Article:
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CHALCEIA - KHALKEIA - ΧΑΛΚΕΙΑ
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KHALKEIA FESTIVAL

The Khalkeia (Chalceia, Χαλκεία) is a festival of Íphaistos (Hephaestus, Ἥφαιστος), the Divine Coppersmith, who created the form of the universe and the palaces of the Gods. The name of the festival is derived from χαλκός, the ancient Greek word for copper. The holiday may have had a special association with the metalworkers and smiths (χαλκεῖς). It is celebrated on the last day of the Attic month of Pyanæpsióhn (Pyanepsion, Πυανεψιών).

The Khalkeia is a festival of the workers. It is an early example of a Labor Day or a May Day, a day set aside to honor the ordinary laborer. Hence it was called pándimos (pandêmos, πάνδημος), for all the people. In very ancient times, the original name for the festival was the Ærgáneia (Erganeia, Ἐργάνεια), which means “work day,” from ἔργον “work.”

The Khalkeia is also a celebration of Goddess Athiná (Athena, Ἀθηνᾶ) who is called by the epithet Ægáni (Erganë, Ἐργάνη), the worker. The warp for the pǽplos (peplos or garment, πέπλος) woven for the statue of Athiná Poliás (Athena Protector of the City, Ἀθηνᾶ Πολιάς) was set on the loom the day of the Khalkeia. This day was almost nine months before the Panathínaia (
PanathênaeaΠαναθήναια), the great PanHellenic festival for the Goddess at Athens. The pǽplos was preserved by priestesses along with the Arriphóri (Arrephoroi, Ἀρρηφόροι), little girls who carried the symbols of the Goddess. Work on this sacred garment was initiated by special individuals dedicated to the service of Athiná; it was then continued by the Ærgastínai (Ergastinai or Workers, Ἐργαστίναι) who wove it and decorated it beautifully. 

Athiná and Íphaistos share interest in crafts and skills and they are allied in various ways with each other. A statue of the Goddess stood next to one of Íphaistos in his temple above the Athenian agorá (ἀγορά). The following quotations demonstrate shared characteristics:

Orphic fragment 178. σχόλιον Πρόκλου επί Κρατύλου Πλάτωνος b. c (21, 13 Pasqu.):

ἥδε γὰρ ἀθανάτων προφερεστάτη ἐστὶν ἁπασέων ἱστὸν ἐποίχεσθαι ταλασήιά τ' ἔργα πινύσσειν ---

“For she (Ἀθηνᾶ) is the most excellent of all the immortals at setting up the loom and crafting the works of spinning.” (trans. by the author)

Orphic fragment 179. (92) σχόλιον Πρόκλου επί Τιμαίου Πλάτωνος 29a (I 327, 23 Diehl):

οἳ Ζηνὶ βροντήν τε πόρον τεῦξάν τε κεραυνόν, πρῶτοι τεκτονόχειρες, ἰδ' Ἥφαιστον καὶ Ἀθήνην δαίδαλα πάντ' ἐδίδαξαν, ὅσ' οὐρανὸς ἐντὸς ἐέργει.

“who (Κύκλωπες) presented to Zefs (Ζεὺς) the thunder, and who made the thunderbolt, the first with hands of craftsmen, who taught Íphaistos (Ἥφαιστος) and Athiná (Ἀθηνᾶ) all the cunning (things) shut up in heaven.” (trans. by the author)

In the Orphic hymn to Athiná, she is called:

τεχνῶν μῆτερ πολύολβε (Orphic Hymn 32.8)

“abundant mother of the arts”

At line 14 she is also called εὑρεσίτεχνος, “inventor of the arts.”

The hymn to Íphaistos says he is τεχνοδίαιτος “living in art” (line 3) and declares him to be an ἐργαστήρ, a “workman” (line 4). In the hymn we supplicate him thus:

αἰεὶ ὅπως χαίρουσιν ἐπ’ ἔργοις ἥμερος ἔλθῃς. (Orphic hymn 66.11)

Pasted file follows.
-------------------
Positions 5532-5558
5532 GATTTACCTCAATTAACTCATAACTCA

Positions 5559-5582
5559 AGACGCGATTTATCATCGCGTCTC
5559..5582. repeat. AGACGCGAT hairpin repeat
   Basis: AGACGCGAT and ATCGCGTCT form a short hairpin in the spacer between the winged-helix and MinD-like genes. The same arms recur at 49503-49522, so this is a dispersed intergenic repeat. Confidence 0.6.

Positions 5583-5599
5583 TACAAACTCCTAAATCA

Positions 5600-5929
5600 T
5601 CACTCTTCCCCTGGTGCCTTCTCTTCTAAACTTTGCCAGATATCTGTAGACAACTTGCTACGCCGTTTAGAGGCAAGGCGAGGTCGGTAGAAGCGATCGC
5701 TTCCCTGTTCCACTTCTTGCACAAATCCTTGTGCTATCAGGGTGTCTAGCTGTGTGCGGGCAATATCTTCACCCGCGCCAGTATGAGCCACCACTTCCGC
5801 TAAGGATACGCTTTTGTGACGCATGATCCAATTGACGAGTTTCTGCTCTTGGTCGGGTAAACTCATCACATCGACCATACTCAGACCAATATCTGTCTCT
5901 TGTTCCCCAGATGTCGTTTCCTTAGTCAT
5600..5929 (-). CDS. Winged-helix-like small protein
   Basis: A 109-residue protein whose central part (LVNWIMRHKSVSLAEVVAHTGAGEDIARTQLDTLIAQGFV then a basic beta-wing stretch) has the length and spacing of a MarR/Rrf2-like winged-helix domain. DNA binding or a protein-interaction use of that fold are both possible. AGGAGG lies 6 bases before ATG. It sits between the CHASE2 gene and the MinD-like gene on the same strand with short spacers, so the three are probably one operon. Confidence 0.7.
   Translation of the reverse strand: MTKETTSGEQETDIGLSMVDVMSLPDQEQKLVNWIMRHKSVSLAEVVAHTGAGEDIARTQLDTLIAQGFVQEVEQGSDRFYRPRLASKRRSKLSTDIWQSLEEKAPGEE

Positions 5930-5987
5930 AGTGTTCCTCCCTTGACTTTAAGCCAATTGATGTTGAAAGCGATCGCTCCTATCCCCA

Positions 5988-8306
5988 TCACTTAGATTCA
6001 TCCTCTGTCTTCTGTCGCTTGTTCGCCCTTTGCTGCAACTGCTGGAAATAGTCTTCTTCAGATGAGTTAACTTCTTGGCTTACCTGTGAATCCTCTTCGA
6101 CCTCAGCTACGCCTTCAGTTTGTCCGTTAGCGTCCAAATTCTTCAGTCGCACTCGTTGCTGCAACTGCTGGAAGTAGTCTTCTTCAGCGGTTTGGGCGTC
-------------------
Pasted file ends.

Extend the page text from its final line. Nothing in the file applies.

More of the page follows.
“Come to us always, gentle one, and make work joyful.” (trans. by the author)

All this to say that the Khalkeia is a festival, not only for the worship of these Gods, but a great celebration of arts, crafts, and the labor of all people.


The story of the birth of the Gods: Orphic Rhapsodic Theogony.
We know the various qualities and characteristics of the Gods based on metaphorical stories: Mythology
Dictionary of terms related to ancient Greek mythology: Glossary of Hellenic Mythology.
Introduction to the Thæí (the Gods): The Nature of the Gods.
How do we know there are Gods? Experiencing Gods.


The logo to the left is the principal symbol of this website. It is called the CESS logo, i.e. the Children of the Earth and the Starry Sky. The Pætilía (Petelia; Gr. Πετηλία) and other golden tablets having this phrase are the inspiration for the symbol. The image represents this idea: Earth (divisible substance) and the Sky (continuous substance) are the two kozmogonic substances. The twelve stars represent the Natural Laws, the dominions of the Olympian Gods. In front of these symbols is the seven-stringed kithára (cithara; Gr. κιθάρα), the the lyre of Apóllohn (Apollo; Gr. Ἀπόλλων). It (here) represents the bond between Gods and mortals and is representative that we are the children of Orphéfs (Orpheus; Gr. Ὀρφεύς).


PLEASE NOTE: Throughout the pages of this website, you will find fascinating stories about our Gods. These narratives are known as mythology, the traditional stories of the Gods and Heroes. While these tales are great mystical vehicles containing transcendent truth, they are symbolic and should not be taken literally. A literal reading will frequently yield an erroneous result. The meaning of the myths is concealed in code. To understand them requires a key. For instance, when a God kills someone, this usually means a transformation of the soul to a higher level. Similarly, sexual union with a God is a transformation.

We know the various qualities and characteristics of the Gods based on metaphorical stories: Mythology
Dictionary of terms related to ancient Greek mythology: Glossary of Hellenic Mythology.

SPELLING: HellenicGods.org uses the Reuchlinian method of pronouncing ancient Greek, the system preferred by scholars from Greece itself. An approach was developed to enable the student to easily approximate the Greek words. Consequently, the way we spell words is unique, as this method of transliteration is exclusive to this website. For more information, visit these three pages: 

Pronunciation of Ancient Greek          

 

Transliteration of Ancient Greek          

 

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